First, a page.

My life on a bike has been dull and uneventful for several months. I haven't had much inspirational material to write about as I did when I worked downtown. I only pedal about 8 minutes to work each day, almost a straight route from my suburban neighborhood up the road to the airport where I work. I pass national forest on my way in and have an outstanding view of the San Francisco Peaks on my way home. This sounds great, I know, but believe me, as a confirmed city girl, if you've seen one tree you've seen 'em all. I really miss living around the corner from coffee shops, pubs and art galleries. Speaking of corners, they should all come equipped with a decorative iron litter receptacle mounted to the sidewalk.
Living in land of the play dates and undeveloped lots that are frequently mistaken for "open space", I'm one of the few that does not climb into an over-sized SUV for each and every trip. Even though I live less than 1/2 mile from work, many people are still surprised that I ride a bike to work.
Before anyone accuses me of being smug, I'd like to point out that my husband and I also choose to drive our car when it is more convenient for us, so we do have to fill up the gas tank at least once a month. Yes, we are quite aware that gas is more expensive than it was last year and that higher gas prices can drive up the cost of other items that we need to buy. We do not have anything even approaching unlimited financial resources so we are affected by higher has prices, but . . . we are not flipping out about higher gas prices.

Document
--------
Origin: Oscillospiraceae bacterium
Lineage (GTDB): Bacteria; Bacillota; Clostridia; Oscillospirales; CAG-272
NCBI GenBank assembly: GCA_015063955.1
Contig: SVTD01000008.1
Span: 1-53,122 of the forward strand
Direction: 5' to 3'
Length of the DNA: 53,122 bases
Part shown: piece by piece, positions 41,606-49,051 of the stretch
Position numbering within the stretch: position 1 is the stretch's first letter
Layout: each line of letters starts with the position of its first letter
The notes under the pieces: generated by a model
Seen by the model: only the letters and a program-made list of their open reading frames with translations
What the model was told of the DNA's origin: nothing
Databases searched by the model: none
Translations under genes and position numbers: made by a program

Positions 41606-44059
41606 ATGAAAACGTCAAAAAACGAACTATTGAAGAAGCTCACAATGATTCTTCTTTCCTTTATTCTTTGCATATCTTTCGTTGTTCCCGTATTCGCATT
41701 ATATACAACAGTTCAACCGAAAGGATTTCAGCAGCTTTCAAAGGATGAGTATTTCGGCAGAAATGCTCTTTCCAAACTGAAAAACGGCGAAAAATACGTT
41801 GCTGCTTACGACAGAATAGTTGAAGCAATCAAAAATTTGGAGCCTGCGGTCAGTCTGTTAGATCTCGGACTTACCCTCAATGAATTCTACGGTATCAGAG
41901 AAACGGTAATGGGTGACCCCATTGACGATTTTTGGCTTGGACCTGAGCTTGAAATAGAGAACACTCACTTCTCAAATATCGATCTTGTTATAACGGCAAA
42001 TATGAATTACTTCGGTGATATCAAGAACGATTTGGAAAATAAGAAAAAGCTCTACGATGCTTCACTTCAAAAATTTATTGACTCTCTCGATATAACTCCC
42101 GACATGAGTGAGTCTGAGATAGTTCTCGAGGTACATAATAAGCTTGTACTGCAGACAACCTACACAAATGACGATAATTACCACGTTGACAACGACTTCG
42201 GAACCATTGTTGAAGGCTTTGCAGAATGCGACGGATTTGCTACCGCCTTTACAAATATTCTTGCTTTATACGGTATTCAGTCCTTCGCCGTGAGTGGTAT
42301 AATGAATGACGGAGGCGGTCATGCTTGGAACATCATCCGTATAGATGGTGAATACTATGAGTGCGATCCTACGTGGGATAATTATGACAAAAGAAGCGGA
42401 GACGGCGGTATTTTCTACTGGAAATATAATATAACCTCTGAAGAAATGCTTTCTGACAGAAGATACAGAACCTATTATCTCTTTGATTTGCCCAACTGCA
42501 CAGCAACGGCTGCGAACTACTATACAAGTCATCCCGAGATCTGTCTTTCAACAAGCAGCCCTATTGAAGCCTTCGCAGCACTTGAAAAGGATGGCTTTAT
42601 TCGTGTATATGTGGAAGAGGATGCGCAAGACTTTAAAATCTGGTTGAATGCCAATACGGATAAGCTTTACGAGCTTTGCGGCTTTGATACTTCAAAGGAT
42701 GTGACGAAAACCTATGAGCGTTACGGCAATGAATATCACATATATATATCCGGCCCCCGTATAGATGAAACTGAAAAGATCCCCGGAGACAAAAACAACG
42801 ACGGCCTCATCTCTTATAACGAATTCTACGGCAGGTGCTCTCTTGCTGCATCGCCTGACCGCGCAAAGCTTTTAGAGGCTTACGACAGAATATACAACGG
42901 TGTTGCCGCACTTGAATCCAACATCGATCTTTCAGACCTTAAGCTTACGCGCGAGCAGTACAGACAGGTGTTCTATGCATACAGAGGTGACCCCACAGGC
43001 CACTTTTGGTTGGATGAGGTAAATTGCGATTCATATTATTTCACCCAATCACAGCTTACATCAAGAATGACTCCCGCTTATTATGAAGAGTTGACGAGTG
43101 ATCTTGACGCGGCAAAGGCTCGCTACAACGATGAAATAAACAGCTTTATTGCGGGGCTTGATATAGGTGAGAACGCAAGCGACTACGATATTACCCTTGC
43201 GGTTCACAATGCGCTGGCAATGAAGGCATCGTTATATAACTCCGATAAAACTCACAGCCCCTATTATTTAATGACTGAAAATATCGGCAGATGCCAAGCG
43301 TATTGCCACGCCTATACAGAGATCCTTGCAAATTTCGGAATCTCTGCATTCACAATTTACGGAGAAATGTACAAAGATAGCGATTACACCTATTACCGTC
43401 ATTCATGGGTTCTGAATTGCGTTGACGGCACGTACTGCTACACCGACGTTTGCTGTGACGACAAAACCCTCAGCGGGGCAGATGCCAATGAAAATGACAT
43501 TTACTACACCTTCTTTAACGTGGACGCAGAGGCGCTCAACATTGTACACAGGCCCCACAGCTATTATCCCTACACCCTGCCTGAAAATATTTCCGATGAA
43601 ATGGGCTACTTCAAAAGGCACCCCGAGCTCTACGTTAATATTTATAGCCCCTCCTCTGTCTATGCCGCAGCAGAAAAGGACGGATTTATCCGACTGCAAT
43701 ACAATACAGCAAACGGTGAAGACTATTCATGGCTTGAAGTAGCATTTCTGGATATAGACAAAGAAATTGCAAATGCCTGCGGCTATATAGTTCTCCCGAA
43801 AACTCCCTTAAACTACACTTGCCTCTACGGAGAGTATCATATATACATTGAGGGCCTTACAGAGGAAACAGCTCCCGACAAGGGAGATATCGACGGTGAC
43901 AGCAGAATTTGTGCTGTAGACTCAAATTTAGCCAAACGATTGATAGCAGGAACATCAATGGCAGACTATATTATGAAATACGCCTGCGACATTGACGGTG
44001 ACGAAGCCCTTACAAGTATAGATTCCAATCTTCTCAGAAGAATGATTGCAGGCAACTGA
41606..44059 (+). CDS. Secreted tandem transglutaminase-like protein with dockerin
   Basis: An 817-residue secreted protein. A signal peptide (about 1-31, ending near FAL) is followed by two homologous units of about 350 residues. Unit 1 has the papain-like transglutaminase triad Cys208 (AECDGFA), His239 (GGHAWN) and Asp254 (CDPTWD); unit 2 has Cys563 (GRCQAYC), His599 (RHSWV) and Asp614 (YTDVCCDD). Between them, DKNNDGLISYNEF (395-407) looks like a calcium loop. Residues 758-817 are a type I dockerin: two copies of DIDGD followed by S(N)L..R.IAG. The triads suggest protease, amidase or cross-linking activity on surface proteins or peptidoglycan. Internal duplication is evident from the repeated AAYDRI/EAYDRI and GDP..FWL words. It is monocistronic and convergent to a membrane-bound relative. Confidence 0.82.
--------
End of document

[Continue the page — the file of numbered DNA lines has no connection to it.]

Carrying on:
I suspect that most regular readers of and new visitors SRAB are not flipping out about the price of gas either because they have rejected the following refrains:
- "Oh, people will never do that'";
- "That's just not what Americans will do''";
- "Americans need their cars.";
- "You can't tell Americans not to drive.", or my personal favorite;
- "That won't work here."?
I try not to indulge too many political rants on this blog but I'm just so tired of all the whining. And embarrassed. I wonder how it sounds to our fellow Americans who have never had any other option but to live car-free? I have occasionally heard of these car-free people referred to as "the invisible" - the people that we pretend not to see. They sell us fries in the drive-thru or clean up our office after we leave at 5. They are the people who traditionally do what they have to do to make ends meet, often the things upwardly mobile Americans were told they would never do or assured that they will never have to do. So now that the upwardly are increasingly finding themselves the downwardly (did I just make up a word?), would this be a convenient time to begin taking a look at what American can and will do to confront challenges like gas prices that go up and down and a standard of living that will not likely match that of our parents? I don't recall a time in my lifetime when ALL of us have been asked to do something really big and hard for the betterment of our country but I understand from my grandparents, now deceased, that they were. If they were alive today, I'd love to ask them if they recall a whole lot of whining about it.